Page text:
Tapered Annual Allowance
The Pension Annual Allowance sets the limit on how much you can pay into a pension in a tax year. It is based on your earnings for the year and is capped at £40,000. To add a layer of complication, for higher earners (see below) this allowance could taper away to as little as £4,000 in this tax year, that’s just £333.33 per month.
The Tapered Annual Allowance was introduced in April 2016, so some 4 years ago. Prior to the recent Budget on 11th March 2020, the Tapered Annual Allowance potentially caught higher earners with total taxable Income* in excess of £110,000 (which is referred to as Threshold Income). Checks and balances around personal contributions, employer contributions, exchanged or sacrificed salary into pensions and one or two other more niche rules would all determine how your allowance would be reduced. The rule was, if you were caught by tapering, the standard allowance (of £40,000) would reduce by £1 for every £2 of total taxable income above a certain level (this is £150,000, i.e. the Adjusted Income). At its most extreme, with total taxable income in excess of £210,000 your annual allowance would be restricted to £10,000 in a tax year.
Speculation and comments from leading politicians and pension experts suggested that one of the problems of tapering is that it started to impact upon key workers such as senior doctors, consultants and surgeons. The extent of the problem manifested itself in senior medical staff turning down crucial additional shifts as it meant that pension tax charges offset the payment of working extra hours. So, following the Budget on 11th March 2020, new tapering rules were introduced from 6th April 2020 (the new tax year).
For those with total taxable income below £200,000 the full £40,000 annual pension allowance is available. The Threshold and Adjusted Income limits for the Tapered Annual Allowance purposes have been moved from £110,000 and £150,000 respectively to £200,000 and £240,000 from the 6th April 2020. Further to this, the minimum Annual Allowance for those who are fully tapered (i.e. with a total taxable income of £312,000 or above for the 2020/21 tax year) has been reduced from £10,000 to just £4,000 p.a.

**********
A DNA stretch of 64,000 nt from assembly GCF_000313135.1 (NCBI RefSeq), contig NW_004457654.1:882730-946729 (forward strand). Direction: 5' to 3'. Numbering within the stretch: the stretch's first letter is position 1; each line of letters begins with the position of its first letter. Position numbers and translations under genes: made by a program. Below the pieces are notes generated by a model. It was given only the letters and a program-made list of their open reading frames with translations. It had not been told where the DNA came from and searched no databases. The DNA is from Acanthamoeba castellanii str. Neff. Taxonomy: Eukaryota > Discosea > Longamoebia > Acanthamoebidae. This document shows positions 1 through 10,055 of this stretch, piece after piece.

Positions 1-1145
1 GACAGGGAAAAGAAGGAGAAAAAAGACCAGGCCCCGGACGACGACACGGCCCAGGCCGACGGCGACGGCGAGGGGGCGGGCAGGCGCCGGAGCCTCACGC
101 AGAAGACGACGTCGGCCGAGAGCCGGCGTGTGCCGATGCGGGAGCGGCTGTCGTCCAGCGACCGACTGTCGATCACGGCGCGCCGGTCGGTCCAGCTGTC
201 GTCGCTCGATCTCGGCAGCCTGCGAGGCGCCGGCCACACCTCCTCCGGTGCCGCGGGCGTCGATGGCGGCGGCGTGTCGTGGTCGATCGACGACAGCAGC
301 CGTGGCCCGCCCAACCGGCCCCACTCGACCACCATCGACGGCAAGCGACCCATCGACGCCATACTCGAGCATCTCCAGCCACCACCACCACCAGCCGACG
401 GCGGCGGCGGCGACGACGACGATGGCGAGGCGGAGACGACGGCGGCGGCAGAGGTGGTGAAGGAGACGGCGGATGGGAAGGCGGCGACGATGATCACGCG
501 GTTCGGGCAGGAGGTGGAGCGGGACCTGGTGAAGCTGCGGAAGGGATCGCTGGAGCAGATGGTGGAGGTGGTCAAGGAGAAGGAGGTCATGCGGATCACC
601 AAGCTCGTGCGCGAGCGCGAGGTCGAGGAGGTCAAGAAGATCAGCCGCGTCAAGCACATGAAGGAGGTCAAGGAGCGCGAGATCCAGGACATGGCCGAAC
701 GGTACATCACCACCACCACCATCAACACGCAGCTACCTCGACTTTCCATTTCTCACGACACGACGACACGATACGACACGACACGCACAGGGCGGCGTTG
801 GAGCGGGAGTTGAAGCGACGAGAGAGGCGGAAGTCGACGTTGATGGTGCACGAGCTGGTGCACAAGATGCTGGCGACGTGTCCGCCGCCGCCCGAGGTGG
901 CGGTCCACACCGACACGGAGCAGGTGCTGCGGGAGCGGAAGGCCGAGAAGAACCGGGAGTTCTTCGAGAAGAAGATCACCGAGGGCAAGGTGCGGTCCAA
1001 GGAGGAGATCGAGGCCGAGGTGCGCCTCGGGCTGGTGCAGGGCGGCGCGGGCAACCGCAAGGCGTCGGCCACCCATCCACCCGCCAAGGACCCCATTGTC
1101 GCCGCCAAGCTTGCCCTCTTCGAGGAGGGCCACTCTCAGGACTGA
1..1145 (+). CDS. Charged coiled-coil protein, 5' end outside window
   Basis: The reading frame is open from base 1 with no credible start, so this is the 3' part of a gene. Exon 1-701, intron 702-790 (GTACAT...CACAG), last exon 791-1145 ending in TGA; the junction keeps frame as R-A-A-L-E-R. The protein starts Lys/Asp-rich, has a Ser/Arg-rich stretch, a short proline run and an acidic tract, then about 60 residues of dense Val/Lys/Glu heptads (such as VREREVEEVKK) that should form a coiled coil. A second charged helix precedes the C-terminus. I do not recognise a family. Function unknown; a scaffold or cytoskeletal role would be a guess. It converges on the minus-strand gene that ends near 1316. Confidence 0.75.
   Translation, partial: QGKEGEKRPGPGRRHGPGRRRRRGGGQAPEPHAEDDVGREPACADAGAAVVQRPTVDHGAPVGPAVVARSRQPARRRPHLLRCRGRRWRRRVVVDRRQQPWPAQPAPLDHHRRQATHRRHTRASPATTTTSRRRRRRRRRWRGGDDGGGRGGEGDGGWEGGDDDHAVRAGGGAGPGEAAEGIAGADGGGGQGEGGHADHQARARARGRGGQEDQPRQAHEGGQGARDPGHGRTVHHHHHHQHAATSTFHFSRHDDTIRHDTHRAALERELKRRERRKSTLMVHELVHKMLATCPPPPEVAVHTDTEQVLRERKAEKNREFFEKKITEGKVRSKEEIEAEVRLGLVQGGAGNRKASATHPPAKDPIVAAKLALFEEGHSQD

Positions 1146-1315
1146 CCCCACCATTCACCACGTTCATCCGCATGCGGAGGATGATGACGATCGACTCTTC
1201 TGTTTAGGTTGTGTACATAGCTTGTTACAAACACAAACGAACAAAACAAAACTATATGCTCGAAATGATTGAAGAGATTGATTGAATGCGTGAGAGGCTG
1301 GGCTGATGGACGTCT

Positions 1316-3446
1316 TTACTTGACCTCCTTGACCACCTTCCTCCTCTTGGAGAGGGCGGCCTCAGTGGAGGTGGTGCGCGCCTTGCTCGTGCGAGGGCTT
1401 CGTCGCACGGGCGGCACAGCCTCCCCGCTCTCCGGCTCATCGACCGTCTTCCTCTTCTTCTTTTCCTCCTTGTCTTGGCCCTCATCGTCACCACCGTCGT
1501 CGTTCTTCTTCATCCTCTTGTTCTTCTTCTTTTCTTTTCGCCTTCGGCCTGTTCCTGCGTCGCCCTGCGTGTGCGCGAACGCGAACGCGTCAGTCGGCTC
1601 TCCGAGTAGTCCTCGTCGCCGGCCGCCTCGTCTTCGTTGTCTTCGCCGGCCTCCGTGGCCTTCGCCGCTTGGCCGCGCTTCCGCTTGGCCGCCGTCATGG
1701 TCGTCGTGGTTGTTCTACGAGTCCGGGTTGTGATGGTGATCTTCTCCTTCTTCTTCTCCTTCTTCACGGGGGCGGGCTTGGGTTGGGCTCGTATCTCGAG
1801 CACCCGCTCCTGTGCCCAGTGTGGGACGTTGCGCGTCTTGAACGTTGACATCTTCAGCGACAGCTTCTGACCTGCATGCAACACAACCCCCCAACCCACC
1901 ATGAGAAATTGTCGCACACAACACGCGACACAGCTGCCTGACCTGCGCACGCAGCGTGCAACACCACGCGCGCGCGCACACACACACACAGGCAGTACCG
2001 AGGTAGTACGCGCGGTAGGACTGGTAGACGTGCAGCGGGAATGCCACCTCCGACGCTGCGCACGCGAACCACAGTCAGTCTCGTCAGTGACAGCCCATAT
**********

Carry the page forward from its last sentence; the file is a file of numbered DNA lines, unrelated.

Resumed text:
In effect, we now have two sets of tapering rules in place, pre 6th April 2020 and post 6th April 2020. In addition, with total taxable earnings potentially fluctuating each year, there may be years of unused allowances that could be dragged forward and made use of, so called carry forward which is where any unused allowances for the last three years, in addition to the current tax year, can be utilised.
As can be seen from the above it can be a little tricky to get to grips with the varying rules. However, pensions remain an efficient investment product for tax relief, provides the potential for tax free growth and is effectively a savings pot that generally is outside of your estate for inheritance tax planning.
If you feel that you need to discuss your pension planning both with regards to the Tapered Annual Allowance or wider issues, then do contact me or your usual Wingate adviser. A 2020 Tapering Annual Allowance factsheet is available upon request.
*Total taxable income can include – salary, bonus, benefits in kind, dividends, interest from cash savings, self-employed profits (as an example)